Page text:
Healing the Wounds
Catholic Church's Sex Abuse Audit May Not Be Perfect, but It's a Good Beginning
January 8, 2004
The Catholic Church in the United States can't begin to convince anyone of its ability to police itself -- given its history of harboring the abuser in its ranks and ignoring the abused -- without encountering a wall of doubt. Just how fortified that wall has become was evident Tuesday, as critics assailed a church audit indicating that nine out of 10 dioceses are adhering to the church's new rules to deal with the abuse of children by priests.
"These so-called audits are fundamentally flawed," said Barbara Blaine, founder of the Survivors Network of those Abused by Priests. "Essentially, bishops have defined the rules of the game, decided who plays, paid the umpires and are now declaring themselves the winners."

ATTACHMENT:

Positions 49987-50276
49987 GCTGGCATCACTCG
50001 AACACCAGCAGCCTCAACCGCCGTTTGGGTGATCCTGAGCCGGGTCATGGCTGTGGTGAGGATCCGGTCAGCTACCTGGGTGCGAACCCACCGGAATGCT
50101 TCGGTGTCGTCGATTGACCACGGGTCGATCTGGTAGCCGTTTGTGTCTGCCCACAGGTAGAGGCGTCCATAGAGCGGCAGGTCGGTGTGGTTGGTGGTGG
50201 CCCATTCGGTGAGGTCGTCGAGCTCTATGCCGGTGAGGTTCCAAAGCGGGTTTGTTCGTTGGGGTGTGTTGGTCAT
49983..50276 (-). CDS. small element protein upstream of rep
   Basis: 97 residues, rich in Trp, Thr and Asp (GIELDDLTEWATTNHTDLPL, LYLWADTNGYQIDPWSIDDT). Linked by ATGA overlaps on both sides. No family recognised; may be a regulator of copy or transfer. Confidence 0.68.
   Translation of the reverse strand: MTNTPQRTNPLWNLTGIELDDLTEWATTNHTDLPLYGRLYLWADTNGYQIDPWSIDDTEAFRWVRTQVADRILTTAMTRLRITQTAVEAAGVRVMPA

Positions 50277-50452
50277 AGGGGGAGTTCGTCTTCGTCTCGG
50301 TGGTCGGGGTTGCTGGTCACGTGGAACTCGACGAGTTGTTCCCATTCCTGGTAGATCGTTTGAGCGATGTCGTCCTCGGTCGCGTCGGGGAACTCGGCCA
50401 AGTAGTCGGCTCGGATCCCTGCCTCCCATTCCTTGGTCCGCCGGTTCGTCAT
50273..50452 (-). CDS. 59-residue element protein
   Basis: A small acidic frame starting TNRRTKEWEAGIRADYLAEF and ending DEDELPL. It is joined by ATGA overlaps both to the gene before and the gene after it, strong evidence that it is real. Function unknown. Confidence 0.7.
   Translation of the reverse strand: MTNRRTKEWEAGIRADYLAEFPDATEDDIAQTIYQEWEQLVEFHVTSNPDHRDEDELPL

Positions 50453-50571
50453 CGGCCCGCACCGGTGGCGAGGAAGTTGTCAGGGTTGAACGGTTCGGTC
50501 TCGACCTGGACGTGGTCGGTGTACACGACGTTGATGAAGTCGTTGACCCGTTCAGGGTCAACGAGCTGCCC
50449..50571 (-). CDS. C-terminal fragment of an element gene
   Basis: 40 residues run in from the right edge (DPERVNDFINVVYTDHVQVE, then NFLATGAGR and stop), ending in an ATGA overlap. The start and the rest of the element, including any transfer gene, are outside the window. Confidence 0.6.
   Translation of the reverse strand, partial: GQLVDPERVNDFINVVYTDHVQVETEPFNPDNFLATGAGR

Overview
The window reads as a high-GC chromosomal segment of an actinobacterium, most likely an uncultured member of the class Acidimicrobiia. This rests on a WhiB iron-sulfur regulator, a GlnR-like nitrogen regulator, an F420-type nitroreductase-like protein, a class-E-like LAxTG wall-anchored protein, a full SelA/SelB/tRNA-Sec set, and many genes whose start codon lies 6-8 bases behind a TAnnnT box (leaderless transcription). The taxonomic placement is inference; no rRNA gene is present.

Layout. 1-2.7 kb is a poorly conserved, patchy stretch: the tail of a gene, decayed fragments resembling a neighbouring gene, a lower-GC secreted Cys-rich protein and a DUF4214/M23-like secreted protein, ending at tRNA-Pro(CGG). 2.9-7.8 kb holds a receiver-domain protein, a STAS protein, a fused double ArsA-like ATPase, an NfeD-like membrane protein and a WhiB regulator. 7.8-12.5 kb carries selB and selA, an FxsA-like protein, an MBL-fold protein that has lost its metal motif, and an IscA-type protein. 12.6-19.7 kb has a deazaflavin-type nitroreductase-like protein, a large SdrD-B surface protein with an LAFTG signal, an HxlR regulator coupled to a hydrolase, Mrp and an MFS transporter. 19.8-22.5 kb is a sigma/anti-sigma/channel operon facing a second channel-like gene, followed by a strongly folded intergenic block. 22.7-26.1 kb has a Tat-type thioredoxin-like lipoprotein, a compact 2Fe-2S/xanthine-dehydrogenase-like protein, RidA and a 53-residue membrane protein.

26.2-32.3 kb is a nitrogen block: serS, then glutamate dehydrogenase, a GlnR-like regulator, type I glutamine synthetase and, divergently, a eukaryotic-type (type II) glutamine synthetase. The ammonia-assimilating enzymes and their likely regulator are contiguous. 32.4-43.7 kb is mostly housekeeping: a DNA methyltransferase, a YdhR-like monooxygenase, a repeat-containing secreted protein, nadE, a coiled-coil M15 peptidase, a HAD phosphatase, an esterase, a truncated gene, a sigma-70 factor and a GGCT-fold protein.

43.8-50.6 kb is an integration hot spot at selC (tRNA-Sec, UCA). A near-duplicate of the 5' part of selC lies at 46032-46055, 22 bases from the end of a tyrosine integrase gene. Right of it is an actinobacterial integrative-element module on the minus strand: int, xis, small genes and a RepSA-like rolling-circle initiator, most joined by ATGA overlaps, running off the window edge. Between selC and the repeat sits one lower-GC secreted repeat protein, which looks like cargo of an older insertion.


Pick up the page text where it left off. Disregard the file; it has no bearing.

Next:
Fair enough -- for now. The healing process is going to require a lot of time, money, prayer, pain and reconciliation.
Yet the church's audit is not an attempt to make amends for the crimes of priests. It only measures how dioceses have complied with the bishops' Charter for the Protection of Children and Young People, which went into effect in June 2002. In that sense these audits, which are being directed by former FBI agents, are part of a forward-looking process.
There were encouraging findings in the audit, too, about the Metuchen and Allentown dioceses. They not only made the grade, but were cited for additional steps to foster reform and healing. The Metuchen Diocese, which covers Warren and Hunterdon counties, is one of a few that has a SNAP member on its review board. The Allentown diocese, which released its share of the audit findings in December, was credited for a number of its responses to the scandal, including its "Healing the Body of Christ" program during the Lenten season.
A lot of work remains to be done, and much of it will have to be sifted through litigation. If the church is to rebuild the faith of those who have been hurt, it must hold itself to high, public standards, including these performance audits. It's a beginning.
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